Bronte Clifford said he took ice
BRONTE James Clifford “boasted” about taking two grams of the dangerous drug ice only hours before he died.
But an autopsy report showed Mr Clifford’s claim was not true, a court heard yesterday.
It’s alleged Mr Clifford was killed by strychnine, a poison often used to kill rats, which Myles Edward Stritzke took to a drug party in a clip-seal bag on June 8 last year.
Stritzke allegdly knew how dangerous the poison was and told party-goers not to take too much.
Licking the poison powder off the tip of his finger was enough to kill Mr Clifford, a court heard yesterday.
Stritzke yesterday pleaded not guilty in Rockhampton Supreme Court to the unlawful killing of Mr Clifford.
Kyle Thomas Finlay, 20, was the party host who yesterday testified that Stritzke took the poison to the house where people were already cooking the drug speed, smoking marijuana and boiling “magic mushrooms” to mix with coffee.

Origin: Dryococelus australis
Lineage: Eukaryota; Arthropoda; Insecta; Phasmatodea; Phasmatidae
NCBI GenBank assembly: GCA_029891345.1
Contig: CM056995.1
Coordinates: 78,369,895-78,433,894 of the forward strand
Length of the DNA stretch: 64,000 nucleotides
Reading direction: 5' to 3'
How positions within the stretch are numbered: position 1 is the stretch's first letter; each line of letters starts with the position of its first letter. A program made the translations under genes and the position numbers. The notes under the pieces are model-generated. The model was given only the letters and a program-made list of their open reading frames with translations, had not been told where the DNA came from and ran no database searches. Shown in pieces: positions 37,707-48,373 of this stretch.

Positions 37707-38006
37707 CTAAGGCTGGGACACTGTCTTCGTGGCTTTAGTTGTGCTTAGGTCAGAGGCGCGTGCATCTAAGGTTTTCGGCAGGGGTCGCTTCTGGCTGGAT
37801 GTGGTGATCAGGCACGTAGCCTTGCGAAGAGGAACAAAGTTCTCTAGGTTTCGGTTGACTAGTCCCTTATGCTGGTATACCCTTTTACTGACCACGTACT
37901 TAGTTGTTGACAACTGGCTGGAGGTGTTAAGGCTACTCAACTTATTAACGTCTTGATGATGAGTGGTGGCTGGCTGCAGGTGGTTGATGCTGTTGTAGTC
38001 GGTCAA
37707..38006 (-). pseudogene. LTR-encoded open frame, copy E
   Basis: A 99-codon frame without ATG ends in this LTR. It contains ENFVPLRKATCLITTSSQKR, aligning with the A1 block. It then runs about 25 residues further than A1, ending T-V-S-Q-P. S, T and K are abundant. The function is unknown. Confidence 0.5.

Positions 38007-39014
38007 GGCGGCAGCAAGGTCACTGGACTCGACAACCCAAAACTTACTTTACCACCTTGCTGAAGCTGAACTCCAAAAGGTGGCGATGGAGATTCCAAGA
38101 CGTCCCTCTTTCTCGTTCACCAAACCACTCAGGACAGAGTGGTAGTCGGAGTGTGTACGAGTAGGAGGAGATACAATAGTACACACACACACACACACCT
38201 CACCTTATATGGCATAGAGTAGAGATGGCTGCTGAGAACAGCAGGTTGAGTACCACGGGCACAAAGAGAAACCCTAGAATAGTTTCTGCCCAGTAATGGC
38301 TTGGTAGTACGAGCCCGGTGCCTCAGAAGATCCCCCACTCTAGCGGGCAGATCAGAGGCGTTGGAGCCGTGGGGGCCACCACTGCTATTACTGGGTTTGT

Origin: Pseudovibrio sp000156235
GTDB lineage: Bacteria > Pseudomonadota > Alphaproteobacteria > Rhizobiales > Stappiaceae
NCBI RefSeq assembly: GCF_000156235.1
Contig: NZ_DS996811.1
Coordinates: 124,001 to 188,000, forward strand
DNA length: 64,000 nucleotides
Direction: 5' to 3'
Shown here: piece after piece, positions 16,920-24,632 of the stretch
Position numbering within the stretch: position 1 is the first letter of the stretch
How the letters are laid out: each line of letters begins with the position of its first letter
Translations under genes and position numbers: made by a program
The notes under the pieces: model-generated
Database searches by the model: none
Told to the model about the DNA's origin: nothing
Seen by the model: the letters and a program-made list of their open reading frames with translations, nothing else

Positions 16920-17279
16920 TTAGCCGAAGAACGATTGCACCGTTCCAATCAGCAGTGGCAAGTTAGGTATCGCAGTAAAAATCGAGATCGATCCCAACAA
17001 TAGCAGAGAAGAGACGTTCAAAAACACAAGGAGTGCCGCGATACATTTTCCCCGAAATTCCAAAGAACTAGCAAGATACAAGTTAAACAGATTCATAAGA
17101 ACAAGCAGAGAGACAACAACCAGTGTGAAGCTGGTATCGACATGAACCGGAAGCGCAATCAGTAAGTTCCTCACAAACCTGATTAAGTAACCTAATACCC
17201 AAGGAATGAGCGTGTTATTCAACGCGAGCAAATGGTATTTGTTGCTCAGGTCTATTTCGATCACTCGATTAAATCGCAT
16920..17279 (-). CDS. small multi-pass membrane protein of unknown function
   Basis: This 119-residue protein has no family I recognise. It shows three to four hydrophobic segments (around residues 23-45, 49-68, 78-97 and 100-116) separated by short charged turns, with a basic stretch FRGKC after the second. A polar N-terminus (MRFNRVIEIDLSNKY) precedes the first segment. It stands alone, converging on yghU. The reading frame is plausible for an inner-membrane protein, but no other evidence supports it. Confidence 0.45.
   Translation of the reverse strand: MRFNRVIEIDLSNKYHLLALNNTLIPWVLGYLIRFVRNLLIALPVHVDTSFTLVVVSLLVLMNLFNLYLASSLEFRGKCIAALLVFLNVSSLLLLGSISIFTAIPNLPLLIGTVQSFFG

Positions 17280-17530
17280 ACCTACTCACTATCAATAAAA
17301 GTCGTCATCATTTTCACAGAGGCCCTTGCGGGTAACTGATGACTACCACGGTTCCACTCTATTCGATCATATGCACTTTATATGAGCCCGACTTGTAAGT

Mr Finlay said Stritzke showed the bag of strychnine and warned it could be deadly.
“Myles told us what it (the strychnine) was. He told us it can kill you and don’t take too much of it,” Mr Finlay said.
Crown prosecutor Richard Pointing, addressing the jury yesterday, said the strychnine was kept in the clip-seal bag until later in the night when Mr Clifford was seen with it.
The Crown case is that Mr Clifford licked his finger, stuck it in the bag and licked the strychnine off. Mr Pointing said he did this once or twice.
Mr Finlay said Mr Clifford “had a bit of a joke”, saying, “Look at me, I’m off my head,” before he started convulsing on the floor.
He called for an ambulance before Stritzke and Mr Finlay tried to do CPR on him, taking instructions from a medico over the phone before an ambulance arrived.
Mr Clifford died at the scene.
Mr Pointing said when Stritzke was first interviewed by police he denied having knowledge of the strychnine.
“He must have known the seriousness of what he’d done that night ... he was simply trying to avoid responsibility,” Mr Pointing said.
The Crown will argue Stritzke is responsible for Mr Clifford’s death because he knew how deadly strychnine was.
Mr Pointing said a pathologist would give evidence saying there was no trace of the amphetamine ice in Mr Clifford’s body.
The trial is expected to finish this week.